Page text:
by Beth Evans



I walked the yard recently,
Past the chickens,
You know them well by now,
The compost creators.
Walked until I saw the damaged Rose-of-Sharon.
A branch, several branches,
Hung bent to the ground,
Clinging to the center trunk
With shaving of themselves,
Like the first loose tooth of a child,
Hanging by a thread of flesh,
About to part company.
I ripped the clinging branches from their mother,
Threw them aside,
More compost,
Feedings for new life,
Leaving a wounded mother,
With one branch embedded, still,
At her side,
No sign of its leaving home.
The mother tree reaching up towards the sky,
Bare of most of her branches,
Bare of most of the tender leaves
That the branches shoot out each year,
Year after year,
New every time,
The ever-changing interests and pursuits of her children.
But now they are gone.
As is their future.
I have heard,
That entire branches of families
Have been obliterated.
The mother, the father, the grandchildren,
The mother of them all, the grandmother.
There will no longer be changing interests and pursuits.
There will no longer be their future.


This tree,
This mother has wandering branches
That reach in an undulating choreography towards places,
Each other has never been.
They have their interests,
They follow their pursuits,
They live in their present
And towards their futures.
Not a single one has been cut down,
Though they all range far from the center,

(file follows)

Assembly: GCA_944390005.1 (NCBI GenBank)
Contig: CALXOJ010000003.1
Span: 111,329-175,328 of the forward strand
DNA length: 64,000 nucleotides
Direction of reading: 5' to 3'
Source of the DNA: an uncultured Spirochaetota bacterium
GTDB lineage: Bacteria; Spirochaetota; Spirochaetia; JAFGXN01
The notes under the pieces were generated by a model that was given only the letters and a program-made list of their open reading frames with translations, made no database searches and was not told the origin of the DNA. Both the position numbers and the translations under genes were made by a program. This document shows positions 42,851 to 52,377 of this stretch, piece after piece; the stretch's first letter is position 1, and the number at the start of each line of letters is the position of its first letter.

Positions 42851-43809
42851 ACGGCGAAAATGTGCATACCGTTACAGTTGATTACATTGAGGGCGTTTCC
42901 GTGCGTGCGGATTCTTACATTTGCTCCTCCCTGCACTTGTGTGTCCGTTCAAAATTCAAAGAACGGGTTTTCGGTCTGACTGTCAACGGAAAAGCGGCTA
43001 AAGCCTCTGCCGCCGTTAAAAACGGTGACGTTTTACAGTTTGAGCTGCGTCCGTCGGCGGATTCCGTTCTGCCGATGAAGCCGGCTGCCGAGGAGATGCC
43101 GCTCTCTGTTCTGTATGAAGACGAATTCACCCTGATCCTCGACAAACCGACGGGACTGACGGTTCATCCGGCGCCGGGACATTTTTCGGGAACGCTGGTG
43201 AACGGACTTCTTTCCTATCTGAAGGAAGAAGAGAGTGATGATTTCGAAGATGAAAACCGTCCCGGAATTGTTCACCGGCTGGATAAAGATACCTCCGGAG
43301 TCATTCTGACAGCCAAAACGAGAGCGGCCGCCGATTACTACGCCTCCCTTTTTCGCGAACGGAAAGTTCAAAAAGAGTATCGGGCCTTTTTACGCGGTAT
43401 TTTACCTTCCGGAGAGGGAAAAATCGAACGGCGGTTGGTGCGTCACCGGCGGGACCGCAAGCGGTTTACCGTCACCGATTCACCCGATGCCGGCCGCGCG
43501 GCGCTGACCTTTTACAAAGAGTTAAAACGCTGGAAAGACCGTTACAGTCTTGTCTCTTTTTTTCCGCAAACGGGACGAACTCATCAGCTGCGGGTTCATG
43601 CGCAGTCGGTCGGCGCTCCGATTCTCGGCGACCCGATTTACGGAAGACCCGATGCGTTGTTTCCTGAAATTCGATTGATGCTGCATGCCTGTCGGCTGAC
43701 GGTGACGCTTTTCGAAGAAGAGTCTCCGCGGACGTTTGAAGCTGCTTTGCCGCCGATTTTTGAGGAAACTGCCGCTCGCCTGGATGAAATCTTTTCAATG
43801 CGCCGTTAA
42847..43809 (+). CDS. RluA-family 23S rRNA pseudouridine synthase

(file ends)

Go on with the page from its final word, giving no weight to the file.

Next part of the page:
Pilgrimage, the Hajj, Aliyah.
Risking annihilation in the
Moving winds of time and space.
The center holds.
I tell Yeats.
It is in their wandering,

Courage of exploration and redefinition,

That the core gains its strength.


I woke this morning with a poem in my head.
                The black sheep
                They never fit in their flock.
                Do better in the outskirts,
                Do better where they find other black sheep,
                Or pink sheep,
                Or green sheep,
                Or no sheep at all.
                And find their home among the antelopes,
                Or the orangutans,
                Or even among the wolves.
My son has left me,
Gone to find his new home
In the mountains or the meadows or a desert,
Like the branches of the bush that now lie rotting in my yard,
Like the branches that leap from the undulating tree,
Like the sheep that leave the flock.
He tells me,
That when he has a daughter,
He will name her Rose of Sharon,
And he has not even read the Grapes of Wrath,
Or the Bible.
But he has walked in this same yard,
Past the chickens,
Past the wounded tree,
When in his day,
It grew strong and whole,
As wood should,
And he will still,
See a future,
And procreate.

The poet, Beth Evans, lives in Brooklyn, NY and writes with the Thursday Morning Poets. She holds a master’s degree in English literature and works as an academic librarian. She is currently overseeing the care and maintenance of her son’s 23 chickens in her urban backyard with her pitbull Chichi and her cat Shadow.


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